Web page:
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This inspiring book draws from first-hand interviews, diaries and memoirs of those involved in the VE Day celebrations in 1945. It paints an enthralling picture of a day that marked the end of the war in Europe and the beginning of a new era. VE Day affected millions of people in countless ways. This book records a sample of those views, from both Britain and abroad, from civilians and service men and women, from the famous and the not-so-famous, in order to provide a moving story and a valuable social picture of the times. Mixed with humour as well as tragedy, rejoicing as well as sadness, regrets of the past and hopes for the future, "VE Day: The People's Story" is an inspiring record of one of the great turning points in history.
"Slim's Burma Boys" relates the personal experiences of men who fought the "Forgotten War" of the Burma campaign. Hill wanted his readers to know what it was like to be there and with this in mind he selected a variety of operations and events from B Company of the 2nd Battalion, the Royal Berkshire Regiment, which he commanded. He was one of the only men to survive the border crossing into Burma. The Company earned two Military Crosses, a Distinguished Conduct Medal, four Military Medals, and a mention in Despatches. Hill conveys the intensity of involvement in the action, experiencing the adrenaline rush as well as the fear and courage of those who took part in swollen river crossings, patrols, ambushes, skirmishes and major actions against a ruthless and determined enemy who would never surrender. His memoir is of general interest as well as a fitting memoir to his men and should be prescribed reading for all would-be officers and soldiers.
This major work is the first general history of World War II to be based both on the existing literature and on extensive work in British, American and German archives. It covers all the theatres of war, the weaponry used, and developments on the home front. Taking a global perspective, the work deals with all belligerents and relates events in Europe, Africa, the Middle East, South and Southeast Asia, and the Pacific to each other. The role of diplomacy and strategy, of intelligence and espionage, and the impact of war upon society are all dealt with, often on the basis of hitherto unknown material. New light is shed on the actions of great and small powers and on topics ranging from the beginning of the war to the dropping of the atomic bombs; the titanic battles on the Eastern Front are fitted into the war as a whole; the killing of six million Jews and millions of other civilians is placed into context; and the fighting at sea and in the air is included in a coherent view of the great conflict.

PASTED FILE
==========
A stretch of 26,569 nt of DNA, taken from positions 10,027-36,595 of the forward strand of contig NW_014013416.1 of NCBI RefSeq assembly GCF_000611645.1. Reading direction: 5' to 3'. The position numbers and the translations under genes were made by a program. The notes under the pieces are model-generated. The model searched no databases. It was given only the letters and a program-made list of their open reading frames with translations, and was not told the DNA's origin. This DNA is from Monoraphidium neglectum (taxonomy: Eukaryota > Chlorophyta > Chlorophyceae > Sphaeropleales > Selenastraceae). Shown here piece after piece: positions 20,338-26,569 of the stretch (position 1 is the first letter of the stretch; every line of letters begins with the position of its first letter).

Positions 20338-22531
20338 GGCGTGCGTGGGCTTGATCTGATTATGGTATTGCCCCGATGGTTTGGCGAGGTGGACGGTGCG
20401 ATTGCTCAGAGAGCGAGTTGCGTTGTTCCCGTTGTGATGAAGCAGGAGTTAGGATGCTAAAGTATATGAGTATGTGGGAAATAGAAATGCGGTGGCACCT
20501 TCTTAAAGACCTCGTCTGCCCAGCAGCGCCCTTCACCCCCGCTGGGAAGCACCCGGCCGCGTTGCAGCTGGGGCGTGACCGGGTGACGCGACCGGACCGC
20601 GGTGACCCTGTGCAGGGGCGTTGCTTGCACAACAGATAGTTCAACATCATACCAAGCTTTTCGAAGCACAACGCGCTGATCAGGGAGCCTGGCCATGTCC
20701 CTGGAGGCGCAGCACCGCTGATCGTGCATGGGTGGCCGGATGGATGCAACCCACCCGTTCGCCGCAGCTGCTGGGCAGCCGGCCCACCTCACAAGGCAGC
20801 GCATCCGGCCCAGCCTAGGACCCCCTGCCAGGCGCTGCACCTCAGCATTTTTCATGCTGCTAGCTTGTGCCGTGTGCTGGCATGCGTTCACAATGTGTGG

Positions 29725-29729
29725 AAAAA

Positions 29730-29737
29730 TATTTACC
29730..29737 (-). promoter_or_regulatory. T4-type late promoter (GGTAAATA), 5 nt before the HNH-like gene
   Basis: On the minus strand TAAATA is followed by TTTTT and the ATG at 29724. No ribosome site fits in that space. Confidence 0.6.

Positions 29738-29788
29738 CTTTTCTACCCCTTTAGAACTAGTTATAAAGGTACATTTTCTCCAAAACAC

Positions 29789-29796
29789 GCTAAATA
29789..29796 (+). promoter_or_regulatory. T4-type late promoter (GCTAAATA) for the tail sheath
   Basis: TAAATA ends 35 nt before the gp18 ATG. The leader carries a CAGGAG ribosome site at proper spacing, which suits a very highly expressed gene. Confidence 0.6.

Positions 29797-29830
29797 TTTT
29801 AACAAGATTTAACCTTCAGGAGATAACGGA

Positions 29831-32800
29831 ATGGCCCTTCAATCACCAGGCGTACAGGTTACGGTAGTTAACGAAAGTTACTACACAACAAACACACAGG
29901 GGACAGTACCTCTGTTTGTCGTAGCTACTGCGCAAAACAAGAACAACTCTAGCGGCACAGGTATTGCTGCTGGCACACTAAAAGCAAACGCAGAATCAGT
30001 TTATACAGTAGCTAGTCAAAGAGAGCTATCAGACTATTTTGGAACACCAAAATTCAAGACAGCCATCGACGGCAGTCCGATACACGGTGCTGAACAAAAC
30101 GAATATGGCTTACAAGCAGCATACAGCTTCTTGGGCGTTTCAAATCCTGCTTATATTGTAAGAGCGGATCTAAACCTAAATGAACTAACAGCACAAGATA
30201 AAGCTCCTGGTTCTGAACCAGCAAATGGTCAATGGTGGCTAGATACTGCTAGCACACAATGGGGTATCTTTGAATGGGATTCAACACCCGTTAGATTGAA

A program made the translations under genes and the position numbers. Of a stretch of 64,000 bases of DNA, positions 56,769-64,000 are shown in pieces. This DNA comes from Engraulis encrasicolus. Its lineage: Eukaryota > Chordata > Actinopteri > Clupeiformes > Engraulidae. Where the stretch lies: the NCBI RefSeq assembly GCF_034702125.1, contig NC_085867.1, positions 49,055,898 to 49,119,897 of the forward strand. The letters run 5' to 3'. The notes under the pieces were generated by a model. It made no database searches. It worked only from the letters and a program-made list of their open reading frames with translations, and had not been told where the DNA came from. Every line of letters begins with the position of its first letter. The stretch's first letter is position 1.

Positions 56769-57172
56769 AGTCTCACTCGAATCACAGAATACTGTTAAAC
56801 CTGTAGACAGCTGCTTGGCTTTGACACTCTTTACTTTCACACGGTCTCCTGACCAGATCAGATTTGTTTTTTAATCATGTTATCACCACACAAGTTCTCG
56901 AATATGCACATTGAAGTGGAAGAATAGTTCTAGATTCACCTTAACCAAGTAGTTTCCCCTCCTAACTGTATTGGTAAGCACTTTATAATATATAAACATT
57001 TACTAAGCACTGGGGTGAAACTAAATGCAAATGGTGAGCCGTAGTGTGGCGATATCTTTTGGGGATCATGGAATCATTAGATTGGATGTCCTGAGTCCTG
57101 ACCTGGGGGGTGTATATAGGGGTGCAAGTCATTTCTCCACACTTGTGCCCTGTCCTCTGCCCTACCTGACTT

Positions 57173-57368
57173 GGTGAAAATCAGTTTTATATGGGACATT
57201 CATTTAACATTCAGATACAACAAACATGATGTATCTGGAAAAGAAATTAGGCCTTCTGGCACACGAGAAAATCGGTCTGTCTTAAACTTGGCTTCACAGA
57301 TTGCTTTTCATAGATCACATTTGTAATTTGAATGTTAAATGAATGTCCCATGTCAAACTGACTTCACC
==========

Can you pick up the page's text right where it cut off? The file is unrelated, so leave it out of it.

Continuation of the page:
A beautifully packaged and wonderfully nostalgic collection of war-time leaflets, presented in full colour. The period of wartime food rationing is now regarded as a time when the nation was at its healthiest. Food rationing was introduced in January 1940 after food shipments were attacked by German U-boat ‘Wolf Packs’ and everything from butter and sugar to fish and jam were rationed. The leaflets reproduced in Eating for Victory were distributed by the Ministry of Food and advised the general public on how to cope with these shortages. As a result of the stringent rules put in place during wartime, people began to eat more healthily than ever before. Eating for Victory is a great gift book and not only does it offer a nostalgic look back at one of the hardest and yet perhaps healthiest times in history, but it is also a relevant guide on healthy eating for today.